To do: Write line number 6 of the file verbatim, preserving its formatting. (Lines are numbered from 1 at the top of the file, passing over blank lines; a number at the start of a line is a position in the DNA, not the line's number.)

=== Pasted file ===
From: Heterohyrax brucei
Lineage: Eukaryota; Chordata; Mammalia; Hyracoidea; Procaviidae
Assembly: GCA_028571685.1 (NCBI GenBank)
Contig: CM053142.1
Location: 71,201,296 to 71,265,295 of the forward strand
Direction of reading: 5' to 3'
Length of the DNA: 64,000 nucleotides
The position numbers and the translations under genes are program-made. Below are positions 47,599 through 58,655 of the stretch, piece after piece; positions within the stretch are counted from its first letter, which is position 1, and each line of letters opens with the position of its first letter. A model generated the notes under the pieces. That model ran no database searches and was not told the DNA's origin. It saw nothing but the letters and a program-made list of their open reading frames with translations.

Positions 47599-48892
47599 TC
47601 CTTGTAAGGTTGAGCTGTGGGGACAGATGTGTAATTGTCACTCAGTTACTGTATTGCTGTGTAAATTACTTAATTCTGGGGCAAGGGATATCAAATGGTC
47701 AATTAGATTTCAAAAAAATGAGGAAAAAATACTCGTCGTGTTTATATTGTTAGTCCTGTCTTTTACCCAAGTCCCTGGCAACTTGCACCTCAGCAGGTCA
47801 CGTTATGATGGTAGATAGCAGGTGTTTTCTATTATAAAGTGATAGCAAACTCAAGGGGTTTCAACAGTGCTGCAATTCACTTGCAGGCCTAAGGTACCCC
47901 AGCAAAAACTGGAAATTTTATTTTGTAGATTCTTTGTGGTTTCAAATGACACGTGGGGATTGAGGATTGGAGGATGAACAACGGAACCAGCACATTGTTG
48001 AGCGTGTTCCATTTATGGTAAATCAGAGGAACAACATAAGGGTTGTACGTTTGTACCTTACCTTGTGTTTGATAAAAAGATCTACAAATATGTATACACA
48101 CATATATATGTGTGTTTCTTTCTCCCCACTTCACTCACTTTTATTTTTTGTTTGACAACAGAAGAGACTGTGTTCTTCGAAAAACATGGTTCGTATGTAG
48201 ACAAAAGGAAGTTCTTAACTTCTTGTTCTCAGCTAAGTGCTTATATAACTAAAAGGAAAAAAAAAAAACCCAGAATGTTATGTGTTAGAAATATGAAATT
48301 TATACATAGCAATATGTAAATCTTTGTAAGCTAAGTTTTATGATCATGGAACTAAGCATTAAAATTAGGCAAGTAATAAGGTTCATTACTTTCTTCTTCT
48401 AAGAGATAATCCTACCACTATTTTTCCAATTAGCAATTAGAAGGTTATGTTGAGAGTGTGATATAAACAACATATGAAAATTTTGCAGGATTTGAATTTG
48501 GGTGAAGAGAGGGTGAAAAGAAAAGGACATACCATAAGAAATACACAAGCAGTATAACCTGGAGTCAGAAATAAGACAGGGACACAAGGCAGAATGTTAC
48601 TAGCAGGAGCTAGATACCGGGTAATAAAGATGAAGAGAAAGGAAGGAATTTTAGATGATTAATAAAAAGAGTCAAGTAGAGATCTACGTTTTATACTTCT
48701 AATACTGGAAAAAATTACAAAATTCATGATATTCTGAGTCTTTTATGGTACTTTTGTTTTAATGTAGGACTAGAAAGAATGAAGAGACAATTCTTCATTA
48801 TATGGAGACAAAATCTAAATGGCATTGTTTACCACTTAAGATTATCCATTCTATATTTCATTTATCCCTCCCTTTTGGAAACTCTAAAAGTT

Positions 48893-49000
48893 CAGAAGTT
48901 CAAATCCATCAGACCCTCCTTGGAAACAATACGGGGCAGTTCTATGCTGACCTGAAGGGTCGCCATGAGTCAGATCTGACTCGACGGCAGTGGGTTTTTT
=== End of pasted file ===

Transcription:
Direction of reading: 5' to 3'